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Charges dropped against teens arrested at bus stop

Some in Rochester believe three high school basketball players may have been subjected to racial profiling after they were arrested at a bus stop.
Police officers search for a suspect in Rochester, NY, 2012.
Police officers search for a suspect in Rochester, NY, 2012.

UPDATED - Charges were dropped against three African-American teenagers who said they were waiting for a school bus last week when they were arrested by police.

"After reviewing the facts associated with these arrests, I have decided to dismiss the charges in the interest of justice," said District Attorney Sandra Doorley in a statement Tuesday.

The basketball players said they were waiting for a bus in Rochester, N.Y., to take them to a scrimmage when police asked them to leave the area. When 17-year-old Deaquon Carelock and 16-year-olds Raliek Redd and Wan'Tauhjs Weathers pushed back against the officer's request, saying they were following instructions from their coach, police arrested them. The teens were later charged with two counts of disorderly conduct.

"You're just downtown minding your own business and the next thing you know, anything can happen," Carelock said in video captured by WHEC

"We tried to tell them that we were waiting for the bus," Weathers added. "We weren't catching a city bus, we were catching a yellow bus. He didn't care. He arrested us anyways."

Police say the teens were obstructing pedestrian traffic and repeatedly ignored orders to disperse, according to a police report obtained by FOX station WROC. Police had been keeping an eye on the area after receiving complaints of loitering from a nearby store. The students' coach said he had no reason to think they were causing trouble.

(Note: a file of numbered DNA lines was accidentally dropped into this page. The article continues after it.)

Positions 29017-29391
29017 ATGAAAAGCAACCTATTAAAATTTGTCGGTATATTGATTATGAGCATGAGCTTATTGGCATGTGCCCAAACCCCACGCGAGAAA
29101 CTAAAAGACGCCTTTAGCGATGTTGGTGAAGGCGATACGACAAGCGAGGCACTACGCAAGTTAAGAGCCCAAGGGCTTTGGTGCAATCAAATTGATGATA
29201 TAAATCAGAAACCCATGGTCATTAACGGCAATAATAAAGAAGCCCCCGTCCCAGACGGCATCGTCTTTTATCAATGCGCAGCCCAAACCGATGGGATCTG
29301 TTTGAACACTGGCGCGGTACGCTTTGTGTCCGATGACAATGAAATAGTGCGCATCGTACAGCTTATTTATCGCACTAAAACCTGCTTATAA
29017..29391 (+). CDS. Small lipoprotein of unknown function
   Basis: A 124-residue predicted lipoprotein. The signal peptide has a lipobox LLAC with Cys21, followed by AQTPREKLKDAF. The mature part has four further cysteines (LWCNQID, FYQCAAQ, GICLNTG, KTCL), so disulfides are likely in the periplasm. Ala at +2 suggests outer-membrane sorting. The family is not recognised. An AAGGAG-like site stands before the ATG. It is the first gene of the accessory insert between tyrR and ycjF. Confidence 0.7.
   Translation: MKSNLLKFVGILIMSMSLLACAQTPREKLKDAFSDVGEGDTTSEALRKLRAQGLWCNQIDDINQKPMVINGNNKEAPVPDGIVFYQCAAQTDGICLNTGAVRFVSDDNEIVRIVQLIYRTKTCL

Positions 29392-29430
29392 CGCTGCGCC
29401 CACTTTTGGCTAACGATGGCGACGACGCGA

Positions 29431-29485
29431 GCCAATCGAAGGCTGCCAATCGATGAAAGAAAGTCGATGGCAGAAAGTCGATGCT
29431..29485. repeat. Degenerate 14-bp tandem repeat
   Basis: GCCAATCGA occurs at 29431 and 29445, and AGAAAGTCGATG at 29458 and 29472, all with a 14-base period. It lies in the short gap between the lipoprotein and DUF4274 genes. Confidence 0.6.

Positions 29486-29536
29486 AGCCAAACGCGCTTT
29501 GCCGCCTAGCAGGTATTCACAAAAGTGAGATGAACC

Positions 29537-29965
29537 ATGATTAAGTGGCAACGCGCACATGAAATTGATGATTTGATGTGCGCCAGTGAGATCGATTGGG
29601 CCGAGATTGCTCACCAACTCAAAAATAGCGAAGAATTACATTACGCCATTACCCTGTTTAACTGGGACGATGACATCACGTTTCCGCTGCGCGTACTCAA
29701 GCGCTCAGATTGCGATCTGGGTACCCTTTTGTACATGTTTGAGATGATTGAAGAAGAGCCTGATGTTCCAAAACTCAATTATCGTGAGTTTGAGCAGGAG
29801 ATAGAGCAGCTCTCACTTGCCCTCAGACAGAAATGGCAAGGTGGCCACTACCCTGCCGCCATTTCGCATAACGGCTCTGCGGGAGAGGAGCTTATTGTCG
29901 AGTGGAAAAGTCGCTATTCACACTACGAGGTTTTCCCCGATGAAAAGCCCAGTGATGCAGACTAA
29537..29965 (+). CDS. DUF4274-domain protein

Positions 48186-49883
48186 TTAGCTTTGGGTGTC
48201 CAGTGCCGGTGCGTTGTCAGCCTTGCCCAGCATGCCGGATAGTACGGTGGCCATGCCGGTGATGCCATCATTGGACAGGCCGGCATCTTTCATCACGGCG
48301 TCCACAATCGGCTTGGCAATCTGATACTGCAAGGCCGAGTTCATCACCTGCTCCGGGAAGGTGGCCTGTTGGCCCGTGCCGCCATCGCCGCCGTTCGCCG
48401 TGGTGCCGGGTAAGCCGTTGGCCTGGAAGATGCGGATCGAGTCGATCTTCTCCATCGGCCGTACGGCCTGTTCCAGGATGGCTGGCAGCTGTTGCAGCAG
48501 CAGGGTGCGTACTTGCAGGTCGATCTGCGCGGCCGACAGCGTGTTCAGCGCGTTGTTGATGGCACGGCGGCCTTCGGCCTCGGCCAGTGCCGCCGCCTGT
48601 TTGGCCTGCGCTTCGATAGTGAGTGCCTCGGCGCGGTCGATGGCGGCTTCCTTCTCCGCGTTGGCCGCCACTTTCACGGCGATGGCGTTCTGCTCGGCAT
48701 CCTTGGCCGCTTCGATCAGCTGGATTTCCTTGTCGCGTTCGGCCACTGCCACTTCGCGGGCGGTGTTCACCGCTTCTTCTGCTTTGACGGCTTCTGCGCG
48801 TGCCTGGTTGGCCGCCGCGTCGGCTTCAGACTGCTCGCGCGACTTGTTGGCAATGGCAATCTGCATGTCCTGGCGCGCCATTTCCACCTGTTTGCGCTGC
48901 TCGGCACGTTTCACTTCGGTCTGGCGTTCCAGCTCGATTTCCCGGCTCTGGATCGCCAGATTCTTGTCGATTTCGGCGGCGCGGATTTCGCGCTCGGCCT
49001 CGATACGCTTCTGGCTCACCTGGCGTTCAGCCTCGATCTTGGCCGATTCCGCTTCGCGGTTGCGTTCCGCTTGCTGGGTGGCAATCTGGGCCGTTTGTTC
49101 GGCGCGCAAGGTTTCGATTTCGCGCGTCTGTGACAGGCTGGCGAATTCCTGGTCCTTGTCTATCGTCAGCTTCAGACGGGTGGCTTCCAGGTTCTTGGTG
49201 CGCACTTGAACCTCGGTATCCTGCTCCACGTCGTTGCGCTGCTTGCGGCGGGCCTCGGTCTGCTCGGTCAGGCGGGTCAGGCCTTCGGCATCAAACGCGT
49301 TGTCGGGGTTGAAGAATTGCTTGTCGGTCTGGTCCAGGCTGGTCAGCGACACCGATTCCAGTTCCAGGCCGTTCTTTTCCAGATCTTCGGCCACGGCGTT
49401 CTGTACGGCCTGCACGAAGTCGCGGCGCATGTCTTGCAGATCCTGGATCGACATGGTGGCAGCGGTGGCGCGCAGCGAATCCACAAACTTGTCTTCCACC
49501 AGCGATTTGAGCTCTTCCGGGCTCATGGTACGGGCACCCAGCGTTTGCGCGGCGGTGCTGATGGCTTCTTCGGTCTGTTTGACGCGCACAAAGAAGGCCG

"My guys were waiting for the bus like they normally do," Jacob Scott, the student's basketball coach, said. "I get to the scene after parking my car and three of my guys are handcuffed." 

At that point Scott says he tried to explain to the officer that the students were simply following his instructions to wait for the ride to their scrimmage, prompting the officer to tell him he too might be arrested if he didn't leave the area. 

"One of the police officers actually told me, if he had a big enough caravan, he would take all of us downtown," Scott said, referring to himself and the other students waiting to attend the scrimmage on a day off from school. 

"These young men were doing nothing wrong, nothing wrong," he said of the arrested players. "They did exactly what they were supposed to do." 

Others in the community are coming to their defense, including one member of the local school board. 

"I'm very concerned about a pattern of young people, especially young people of color, being mis-- abused by police authority," Rochester City School Board Member Mary Adams said to WHEC. "To me, this seems like a really clear case, part of a pattern."

The teens posted bail, and the case is scheduled for disp

"They are not bad kids," Raliek Redd's mother, Crystal Chapman, said. "They are awesome boys. They all have good grades in school. I don't want them to be profiled at all."